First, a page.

>connection, and I assumed implicitly that each new Socket uses a new
    >(temporary) port.


    Nope.

    See http://mindprod.com/jgloss/tcpip.html

    There are four numbers that define a socket: client ip, client port,
    server ip, server port.

    The server can use the same ip/port for all conversations of a given
    type since the client ip/port distinguishes them.

    The only one who has a problem with ports is the client or client's
    firewall which has to assign unique free return ports.
    --
    Canadian Mind Products, Roedy Green.
    http://mindprod.com Again taking new Java programming contracts.
     
    Roedy Green, Oct 19, 2005
    #9
  10. Roedy Green Guest

    On 18 Oct 2005 04:10:50 -0700, "Sierra Bravo" <>
    wrote or quoted :

    >Interesting...I thought the idea of a port was to disambiguate between
    >multiple destinations for a packet in a single machine.


    it is, but many clients can share it.
    See http://mindprod.com/jgloss/port.html

    Please see http://mindprod.com/jgloss/tcpip.html

    It will should clear up your various misconceptions.
    --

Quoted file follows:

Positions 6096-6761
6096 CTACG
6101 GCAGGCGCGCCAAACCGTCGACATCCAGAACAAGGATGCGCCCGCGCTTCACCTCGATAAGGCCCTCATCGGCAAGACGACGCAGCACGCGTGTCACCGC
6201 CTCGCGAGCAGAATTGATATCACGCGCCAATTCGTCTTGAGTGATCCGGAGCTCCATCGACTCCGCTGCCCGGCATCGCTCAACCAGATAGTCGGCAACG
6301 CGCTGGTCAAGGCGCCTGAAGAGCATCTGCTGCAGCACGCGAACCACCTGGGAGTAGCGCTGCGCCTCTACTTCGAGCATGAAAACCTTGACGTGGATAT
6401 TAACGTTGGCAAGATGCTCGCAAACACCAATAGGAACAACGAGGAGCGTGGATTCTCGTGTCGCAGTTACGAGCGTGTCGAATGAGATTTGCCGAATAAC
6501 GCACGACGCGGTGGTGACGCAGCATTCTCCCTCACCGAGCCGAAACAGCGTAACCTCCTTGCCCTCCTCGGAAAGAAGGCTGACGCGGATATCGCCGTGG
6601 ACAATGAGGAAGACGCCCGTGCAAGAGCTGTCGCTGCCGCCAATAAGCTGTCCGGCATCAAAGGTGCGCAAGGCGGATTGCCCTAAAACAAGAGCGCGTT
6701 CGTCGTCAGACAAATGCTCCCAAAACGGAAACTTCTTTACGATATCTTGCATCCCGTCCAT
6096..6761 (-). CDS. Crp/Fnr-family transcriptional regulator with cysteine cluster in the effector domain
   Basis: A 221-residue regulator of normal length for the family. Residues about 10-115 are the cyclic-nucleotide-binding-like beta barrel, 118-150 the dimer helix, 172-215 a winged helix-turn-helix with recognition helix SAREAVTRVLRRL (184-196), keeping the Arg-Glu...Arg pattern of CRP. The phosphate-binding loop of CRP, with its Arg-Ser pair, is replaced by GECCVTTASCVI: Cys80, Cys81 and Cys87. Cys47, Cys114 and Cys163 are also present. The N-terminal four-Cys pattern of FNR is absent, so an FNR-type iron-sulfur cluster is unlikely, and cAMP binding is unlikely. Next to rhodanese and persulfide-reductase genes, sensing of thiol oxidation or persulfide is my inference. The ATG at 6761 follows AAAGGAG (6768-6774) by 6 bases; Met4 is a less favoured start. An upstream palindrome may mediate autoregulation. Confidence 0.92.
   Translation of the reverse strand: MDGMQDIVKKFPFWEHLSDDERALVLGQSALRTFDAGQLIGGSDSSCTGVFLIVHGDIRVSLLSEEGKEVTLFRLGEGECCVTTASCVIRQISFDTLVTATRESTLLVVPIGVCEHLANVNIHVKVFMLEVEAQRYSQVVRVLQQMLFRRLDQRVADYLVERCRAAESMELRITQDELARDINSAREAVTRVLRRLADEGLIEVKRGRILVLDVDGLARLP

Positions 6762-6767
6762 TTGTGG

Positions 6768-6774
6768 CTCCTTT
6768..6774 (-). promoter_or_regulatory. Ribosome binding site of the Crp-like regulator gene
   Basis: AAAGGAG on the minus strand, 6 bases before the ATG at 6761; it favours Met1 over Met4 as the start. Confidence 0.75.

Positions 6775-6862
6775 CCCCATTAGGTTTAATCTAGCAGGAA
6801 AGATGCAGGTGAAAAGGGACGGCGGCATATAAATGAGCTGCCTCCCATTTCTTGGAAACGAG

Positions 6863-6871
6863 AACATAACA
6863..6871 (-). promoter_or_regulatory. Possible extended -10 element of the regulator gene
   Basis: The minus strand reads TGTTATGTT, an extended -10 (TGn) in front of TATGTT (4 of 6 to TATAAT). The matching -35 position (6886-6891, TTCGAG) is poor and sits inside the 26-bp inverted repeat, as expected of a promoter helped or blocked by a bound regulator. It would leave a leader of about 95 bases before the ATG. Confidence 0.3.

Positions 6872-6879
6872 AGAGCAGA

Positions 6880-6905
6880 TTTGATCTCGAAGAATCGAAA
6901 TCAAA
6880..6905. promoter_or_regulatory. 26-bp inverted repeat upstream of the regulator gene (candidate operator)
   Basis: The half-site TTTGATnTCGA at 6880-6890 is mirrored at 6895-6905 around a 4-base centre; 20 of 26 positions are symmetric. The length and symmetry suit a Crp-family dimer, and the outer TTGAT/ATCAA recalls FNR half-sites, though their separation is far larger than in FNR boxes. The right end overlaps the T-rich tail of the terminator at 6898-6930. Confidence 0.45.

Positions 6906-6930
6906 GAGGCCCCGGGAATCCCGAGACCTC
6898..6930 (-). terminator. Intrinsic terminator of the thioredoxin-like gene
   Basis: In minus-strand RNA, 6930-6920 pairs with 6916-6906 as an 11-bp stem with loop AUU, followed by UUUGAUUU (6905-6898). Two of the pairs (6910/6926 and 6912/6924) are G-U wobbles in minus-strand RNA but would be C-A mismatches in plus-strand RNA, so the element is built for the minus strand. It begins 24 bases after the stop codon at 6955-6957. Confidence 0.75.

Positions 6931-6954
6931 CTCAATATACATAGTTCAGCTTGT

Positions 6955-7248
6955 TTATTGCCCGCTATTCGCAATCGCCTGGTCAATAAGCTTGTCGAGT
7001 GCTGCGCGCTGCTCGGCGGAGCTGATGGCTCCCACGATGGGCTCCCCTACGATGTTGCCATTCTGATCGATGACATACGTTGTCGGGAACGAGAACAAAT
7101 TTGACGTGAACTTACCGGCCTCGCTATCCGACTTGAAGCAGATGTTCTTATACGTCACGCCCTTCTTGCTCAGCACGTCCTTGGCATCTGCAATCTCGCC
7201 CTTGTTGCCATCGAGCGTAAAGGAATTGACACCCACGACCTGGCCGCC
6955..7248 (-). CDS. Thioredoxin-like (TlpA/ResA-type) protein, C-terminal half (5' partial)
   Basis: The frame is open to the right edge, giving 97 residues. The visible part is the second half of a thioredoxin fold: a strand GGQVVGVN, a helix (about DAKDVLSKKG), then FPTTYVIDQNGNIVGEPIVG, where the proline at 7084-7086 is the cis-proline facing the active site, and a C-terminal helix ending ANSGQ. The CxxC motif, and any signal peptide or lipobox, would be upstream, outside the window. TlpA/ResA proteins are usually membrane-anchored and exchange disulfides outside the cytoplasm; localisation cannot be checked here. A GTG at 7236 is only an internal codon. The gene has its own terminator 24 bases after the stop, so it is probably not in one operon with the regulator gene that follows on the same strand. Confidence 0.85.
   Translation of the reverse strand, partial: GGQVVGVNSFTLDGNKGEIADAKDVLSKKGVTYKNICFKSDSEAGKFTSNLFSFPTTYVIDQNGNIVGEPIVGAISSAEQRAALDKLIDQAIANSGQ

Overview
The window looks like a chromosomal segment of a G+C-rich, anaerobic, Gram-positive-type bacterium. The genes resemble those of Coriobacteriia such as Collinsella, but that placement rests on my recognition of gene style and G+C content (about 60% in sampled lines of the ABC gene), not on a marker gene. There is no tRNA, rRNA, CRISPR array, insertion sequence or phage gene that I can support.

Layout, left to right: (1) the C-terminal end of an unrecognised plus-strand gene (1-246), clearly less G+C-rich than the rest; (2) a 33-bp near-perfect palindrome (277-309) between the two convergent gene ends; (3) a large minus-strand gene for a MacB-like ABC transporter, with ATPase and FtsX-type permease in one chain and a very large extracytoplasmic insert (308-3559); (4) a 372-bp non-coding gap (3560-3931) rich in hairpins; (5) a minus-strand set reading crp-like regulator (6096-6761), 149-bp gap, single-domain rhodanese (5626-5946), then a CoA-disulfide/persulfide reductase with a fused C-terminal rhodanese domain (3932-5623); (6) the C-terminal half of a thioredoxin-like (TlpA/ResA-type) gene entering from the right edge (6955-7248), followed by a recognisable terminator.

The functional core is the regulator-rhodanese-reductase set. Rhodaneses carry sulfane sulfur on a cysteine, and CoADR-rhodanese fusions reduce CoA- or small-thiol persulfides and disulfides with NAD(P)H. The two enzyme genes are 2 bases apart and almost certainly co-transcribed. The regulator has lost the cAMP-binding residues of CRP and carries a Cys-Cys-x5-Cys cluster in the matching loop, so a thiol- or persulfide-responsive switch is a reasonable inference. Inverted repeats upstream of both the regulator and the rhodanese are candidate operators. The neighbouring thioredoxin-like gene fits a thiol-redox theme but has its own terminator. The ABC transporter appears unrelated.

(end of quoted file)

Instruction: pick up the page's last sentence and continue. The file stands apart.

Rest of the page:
Canadian Mind Products, Roedy Green.
    http://mindprod.com Again taking new Java programming contracts.
     
    Roedy Green, Oct 19, 2005
    #10
  11. Roedy Green Guest

    On Tue, 18 Oct 2005 14:01:10 +0200, Thomas Weidenfeller
    <> wrote or quoted :

    >Not exactly. IP is not centered around hosts or nodes, but interfaces.
    >The host ID part of an IP address does not address that particular host
    >as a whole, but an IP interface at that host. A single machine can have
    >multiple interfaces, each with an own IP address.


    He means interface in the general sense, nothing to do with Java
    interafaces.
    --
    Canadian Mind Products, Roedy Green.
    http://mindprod.com Again taking new Java programming contracts.
     
    Roedy Green, Oct 19, 2005
    #11